Ten Really Bad Reasons to Believe in a Historical Adam

Ten Really Bad Reasons to Believe in a Historical Adam February 7, 2012

Someone drew my attention to a post at the blog The Gospel Coalition written by Kevin DeYoung, entitled “10 Reasons to Believe in a Historical Adam.” Since the reasons are not good ones, I thought I would quote them and then comment on them briefly.

1. The Bible does not put an artificial wedge between history and theology. Of course, Genesis is not a history textbook or a science textbook, but that if far from saying we ought to separate the theological wheat from the historical chaff. Such a division owes to the Enlightenment more than the Bible.

It is all well and good to blame things on the Enlightenment. But the truth is that if we are to ask historical or scientific questions, we need to have methods and tools for answering them. Science raised issues for geocentrism, and more recently with a historical Adam, and in neither case can one simply argue that one must keep the Bible and science or the Bible and history in apparent harmony, regardless of the evidence. If one sacrifices the Bible’s teaching about truth and honesty in order to defend the factuality of some of its stories, has one really defended the Bible in any meaningful sense?

2. The biblical story of creation is meant to supplant other ancient creation stories more than imitate them. Moses wants to show God’s people “this is how things really happened.” The Pentateuch is full of warnings against compromise with the pagan culture. It would be surprising, then, for Genesis to start with one more mythical account of creation like the rest of the ANE.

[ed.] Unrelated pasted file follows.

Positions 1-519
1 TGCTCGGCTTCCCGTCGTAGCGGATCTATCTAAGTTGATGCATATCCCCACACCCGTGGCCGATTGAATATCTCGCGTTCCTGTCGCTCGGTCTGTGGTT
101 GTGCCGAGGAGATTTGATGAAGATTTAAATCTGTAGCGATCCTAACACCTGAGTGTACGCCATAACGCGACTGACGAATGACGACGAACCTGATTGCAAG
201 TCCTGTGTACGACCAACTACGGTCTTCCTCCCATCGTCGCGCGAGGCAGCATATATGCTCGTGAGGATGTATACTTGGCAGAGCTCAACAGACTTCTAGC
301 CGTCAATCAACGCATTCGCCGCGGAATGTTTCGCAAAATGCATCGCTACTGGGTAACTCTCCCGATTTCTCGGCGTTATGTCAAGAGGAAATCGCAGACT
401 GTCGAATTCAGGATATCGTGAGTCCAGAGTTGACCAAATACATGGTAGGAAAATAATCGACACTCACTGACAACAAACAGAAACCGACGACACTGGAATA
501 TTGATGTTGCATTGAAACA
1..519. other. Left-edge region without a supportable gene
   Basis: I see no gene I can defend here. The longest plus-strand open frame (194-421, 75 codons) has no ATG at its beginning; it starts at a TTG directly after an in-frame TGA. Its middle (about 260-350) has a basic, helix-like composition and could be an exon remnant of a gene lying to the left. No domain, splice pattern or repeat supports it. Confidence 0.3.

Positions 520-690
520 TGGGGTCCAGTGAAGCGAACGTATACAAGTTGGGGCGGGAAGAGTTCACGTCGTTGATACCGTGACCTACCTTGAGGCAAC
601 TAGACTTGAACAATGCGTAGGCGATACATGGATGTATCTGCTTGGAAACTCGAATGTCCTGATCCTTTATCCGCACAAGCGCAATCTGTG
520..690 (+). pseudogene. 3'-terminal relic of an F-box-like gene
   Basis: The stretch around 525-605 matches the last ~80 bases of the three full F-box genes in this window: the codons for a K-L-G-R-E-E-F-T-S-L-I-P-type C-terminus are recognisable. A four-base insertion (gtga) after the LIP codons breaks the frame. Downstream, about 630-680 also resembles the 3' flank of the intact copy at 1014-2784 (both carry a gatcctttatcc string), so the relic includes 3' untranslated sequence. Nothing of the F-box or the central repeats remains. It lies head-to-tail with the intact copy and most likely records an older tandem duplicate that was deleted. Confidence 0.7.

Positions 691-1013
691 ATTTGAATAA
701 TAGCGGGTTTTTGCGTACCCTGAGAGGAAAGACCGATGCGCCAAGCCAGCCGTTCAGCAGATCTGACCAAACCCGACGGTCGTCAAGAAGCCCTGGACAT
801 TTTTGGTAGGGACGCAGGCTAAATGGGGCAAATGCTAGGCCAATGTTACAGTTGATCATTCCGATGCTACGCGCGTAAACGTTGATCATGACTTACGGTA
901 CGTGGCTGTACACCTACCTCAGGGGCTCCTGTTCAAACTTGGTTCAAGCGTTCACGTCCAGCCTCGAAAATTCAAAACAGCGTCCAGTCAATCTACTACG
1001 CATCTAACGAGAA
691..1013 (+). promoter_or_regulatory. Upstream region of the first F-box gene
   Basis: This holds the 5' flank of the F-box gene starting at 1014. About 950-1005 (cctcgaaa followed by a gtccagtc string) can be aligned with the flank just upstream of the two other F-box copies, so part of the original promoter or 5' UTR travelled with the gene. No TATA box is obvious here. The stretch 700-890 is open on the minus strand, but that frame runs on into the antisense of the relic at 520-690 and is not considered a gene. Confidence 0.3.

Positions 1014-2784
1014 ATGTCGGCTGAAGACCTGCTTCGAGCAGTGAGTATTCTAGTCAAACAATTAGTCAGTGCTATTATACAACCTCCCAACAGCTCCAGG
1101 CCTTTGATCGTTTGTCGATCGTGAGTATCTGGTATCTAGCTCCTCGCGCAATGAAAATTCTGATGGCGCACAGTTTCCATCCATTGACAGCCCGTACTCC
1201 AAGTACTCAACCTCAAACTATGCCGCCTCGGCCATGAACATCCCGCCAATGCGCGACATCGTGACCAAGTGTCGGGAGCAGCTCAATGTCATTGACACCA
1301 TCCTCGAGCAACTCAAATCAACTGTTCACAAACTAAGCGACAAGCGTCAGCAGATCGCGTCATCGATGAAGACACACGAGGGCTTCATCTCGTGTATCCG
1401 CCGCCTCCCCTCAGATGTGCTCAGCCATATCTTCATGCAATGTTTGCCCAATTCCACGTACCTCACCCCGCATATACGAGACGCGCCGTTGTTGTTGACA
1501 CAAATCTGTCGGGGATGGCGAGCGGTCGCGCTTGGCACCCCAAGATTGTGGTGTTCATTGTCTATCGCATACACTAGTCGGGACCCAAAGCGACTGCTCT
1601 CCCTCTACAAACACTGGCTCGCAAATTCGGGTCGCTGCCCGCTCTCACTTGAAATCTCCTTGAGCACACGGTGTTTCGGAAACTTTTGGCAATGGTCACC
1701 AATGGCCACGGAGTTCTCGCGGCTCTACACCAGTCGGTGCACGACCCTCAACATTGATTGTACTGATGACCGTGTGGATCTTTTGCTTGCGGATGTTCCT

The attribution of the Genesis creation story to Moses is silly, and only possible if one ignores what Genesis actually contains. The attempt to read the author’s mind on the assumption that he is Moses is even sillier. There is also a profound irony in considering points 1 and 2 in relation to one another, since the conviction that Genesis cannot be an ancient Near Eastern mythical creation account actually reflects the concerns of the Enlightenment and not the concerns of ancient Israelites.

3. The opening chapters of Genesis are stylized, but they show no signs of being poetry. Compare Genesis 1 with Psalm 104, for example, and you’ll see how different these texts are. It’s simply not accurate to call Genesis poetry. And even if it were, who says poetry has to be less historically accurate?

To call Genesis 1 poetry is certainly an oversimplification, but it does have structure and parallelism which provide internal indicators that its order is about something other than chronology. But even if it is not poetry, who says that prose has to be more historically or scientifically accurate?

4. This is a seamless strand of history from Adam in Genesis 2 to Abraham in Genesis 12. You can’t set Genesis 1-11 aside as prehistory, not in the sense of being less than historically true as we normally understand those terms. Moses deliberately connects Abram with all the history that comes before him, all the way back to Adam and Eve in the garden.

Ancient literature connects historical figures with prehistorical ones all the time. It is once again modern, post-Enlightenment fundamentalists who say that one cannot do this, seeking to impose their concerns on ancient literature. In the New Testament, two genealogies which do not agree with one another and which selectively omit generations connect Jesus with David, Abraham, and Adam. They provide further confirmation that ancient genealogies do not make the sorts of points or always provide the sorts of historical information that modern readers desire from them.

5. The genealogies in 1 Chronicles 1 and Luke 3 treat Adam as historical.

So what? Genesis 1 treats a dome over the Earth as real. Matthew treats a mountain from which one can see all the kingdoms of the Earth as real. The Bible contains material that does not meet our standards of scientific or historical accuracy, and some of it clearly does not even come close to doing so. By simply pointing to some ancient authors and showing that they shared certain assumptions does not get one any closer to determining whether those assumptions are correct or erroneous.

6. Paul believed in a historical Adam (Rom. 5:12-211 Cor. 15:21-2245-49). Even some revisionists are honest enough to admit this; they simply maintain that Paul (and Luke) were wrong.